Over the course of the pandemic, OnlyFans, a relatively new social media and content-subscription platform has increasingly gained popularity. The platform — which lets content creators monetize their posts — has become primarily known for its use by sex workers. It's easy to speculate that, given the dire financial circumstances that many people have been facing this year, many have turned to it as a main source of income, as well as a way to make ends meet if they're under- or unemployed. One of the people doing that is a 23-year-old New York City-based paramedic who also uses OnlyFans to supplement her existing income — or, she did, until this past weekend, when the New York Post doxxed her, publishing a piece that revealed her name, photos of her, social media handles, and personal information about her jobs.
After the Post article was published, the exposed EMT explained via comments on a GoFundMe set up for her by a friend that she asked the reporter to give her anonymity, because the article could put her safety and her job at risk. The reporter betrayed her trust, and now, she's dealing with exactly that: threats of violence, and the potential loss of her job.
“There are many people telling me what they think I should do and giving me advice I did not ask for. Let me be very clear: I did not want the NY Post to run this article, much less use my name. When [the reporter] first ‘interviewed’ me, he did not tell me what this was about until after I disclosed most of my background,” she wrote on the GoFundMe, adding: “He did not include in his article that I started crying on the phone when he finally did tell me what he was inquiring about. He did not include that he played this ‘friendly guy’ reporter who just wanted to get MY side of the story, since ya know, they were gonna run it anyway, with or without my input.”
Her comment continues to offer context to her situation: who she is, where she comes from, and her journey to get through paramedic school while supporting herself via minimum wage jobs. She also made clear how difficult life has been while working as an EMT in New York City during the coronavirus pandemic. It's important to note that while these details about her life were generous of her to share, they shouldn't be necessary: Outing sex workers is an act of violence, and no victim should need to defend themselves or their humanity — nor should any sex worker, period.
But the fact that this paramedic did so is a gift to her community; she's using the harmful spotlight placed on her to ask for greater support of medical professionals during this trying time. In her GoFundMe comment, she also called attention to the mental health concerns frontline health care workers have faced, noted that they’re reusing months-old PPE, have consistently been refused hazard pay (and already have inadequate baseline), and have seen their fellow healthcare workers die in front of their eyes, both from COVID and suicide. At the end of her post, she directed people to visit The Emergency Medical Services Public Advocacy Council to learn how to help.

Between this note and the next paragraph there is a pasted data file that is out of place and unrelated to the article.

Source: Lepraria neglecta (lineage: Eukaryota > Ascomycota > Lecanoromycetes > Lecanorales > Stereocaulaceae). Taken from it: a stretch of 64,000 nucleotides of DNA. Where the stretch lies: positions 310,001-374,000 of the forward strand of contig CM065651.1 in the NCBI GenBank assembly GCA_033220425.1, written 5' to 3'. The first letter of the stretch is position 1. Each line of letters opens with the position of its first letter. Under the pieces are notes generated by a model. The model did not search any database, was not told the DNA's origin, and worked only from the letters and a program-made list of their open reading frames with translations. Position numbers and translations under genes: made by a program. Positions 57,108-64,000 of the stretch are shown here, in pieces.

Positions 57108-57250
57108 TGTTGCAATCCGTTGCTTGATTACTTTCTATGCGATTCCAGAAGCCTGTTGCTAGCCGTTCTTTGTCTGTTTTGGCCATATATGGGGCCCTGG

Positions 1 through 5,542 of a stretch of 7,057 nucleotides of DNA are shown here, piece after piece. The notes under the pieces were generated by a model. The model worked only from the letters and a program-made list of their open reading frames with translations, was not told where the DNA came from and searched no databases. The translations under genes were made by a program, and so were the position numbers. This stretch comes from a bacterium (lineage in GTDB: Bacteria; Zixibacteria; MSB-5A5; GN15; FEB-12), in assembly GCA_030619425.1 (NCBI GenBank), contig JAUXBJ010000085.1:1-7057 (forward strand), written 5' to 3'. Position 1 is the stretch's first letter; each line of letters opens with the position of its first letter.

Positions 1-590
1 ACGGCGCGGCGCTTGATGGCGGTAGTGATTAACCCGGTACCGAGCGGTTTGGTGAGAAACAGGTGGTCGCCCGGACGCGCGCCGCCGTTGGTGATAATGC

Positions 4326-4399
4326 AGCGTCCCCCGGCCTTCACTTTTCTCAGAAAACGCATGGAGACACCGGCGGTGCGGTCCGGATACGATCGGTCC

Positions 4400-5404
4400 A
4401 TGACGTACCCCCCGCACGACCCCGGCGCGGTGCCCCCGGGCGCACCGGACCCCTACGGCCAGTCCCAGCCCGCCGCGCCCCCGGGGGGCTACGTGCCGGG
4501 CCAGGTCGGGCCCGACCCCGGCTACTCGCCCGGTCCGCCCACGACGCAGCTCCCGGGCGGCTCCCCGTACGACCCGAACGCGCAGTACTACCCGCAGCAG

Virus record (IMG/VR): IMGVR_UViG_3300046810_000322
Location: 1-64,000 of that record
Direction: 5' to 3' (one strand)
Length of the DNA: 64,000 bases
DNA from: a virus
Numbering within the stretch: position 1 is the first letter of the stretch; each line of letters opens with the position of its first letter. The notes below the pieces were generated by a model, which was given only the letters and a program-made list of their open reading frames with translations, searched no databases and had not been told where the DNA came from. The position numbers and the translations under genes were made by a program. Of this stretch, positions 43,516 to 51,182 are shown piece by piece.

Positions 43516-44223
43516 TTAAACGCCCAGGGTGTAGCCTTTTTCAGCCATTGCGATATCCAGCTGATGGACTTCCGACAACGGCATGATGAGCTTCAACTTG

By highlighting the needs of the medical community during a time when our society depends on them more than ever, she has made clear that the real scandal here is not the one the Post created. In fact, that's not a scandal at all: There’s nothing shameful about being a sex worker or having an OnlyFans to post sexual photos and videos. Rather, the real scandal is that an emergency health care worker can't sustain themselves from their income, even as they serve a vitally important role during these trying times.
Depending on where they work, EMT salaries vary, but according to Glassdoor, the average salary for an emergency medical technician is $36,444 USD in New York City, or hovering somewhere between $15 and $19 an hour — scarcely above minimum wage. In many places in the five boroughs, that’s insufficient or barely enough to cover rent, food, and baseline living expenses. Moreover, when you consider the terrifying, dangerous work health care workers have done over the course of 2020, that pay is nowhere near enough to compensate them.
It is a well-established problem in our society that many people have to work more than one job merely to survive, but that doesn't mean it isn't worth addressing — especially during a pandemic. Right now, this late-capitalist reality is made even more nightmarish by the U.S. government’s failure to provide more stimulus money, more unemployment allowances, or further monetary and material resources to keep people safe during this time. Of course, pandemic or not, the government should always offer a safety net to its people, and provide money and resources for all who need them.
Considering that the government does not do that though, it's also important to remember that anyone working multiple jobs both has the right to their privacy, and also should not be shamed for doing what they must to get by. There are no shameful jobs! Unless, of course, you work for the Trump Administration, or as the writer or editor of a piece for the New York Post that is cavalier about ruining a woman’s life.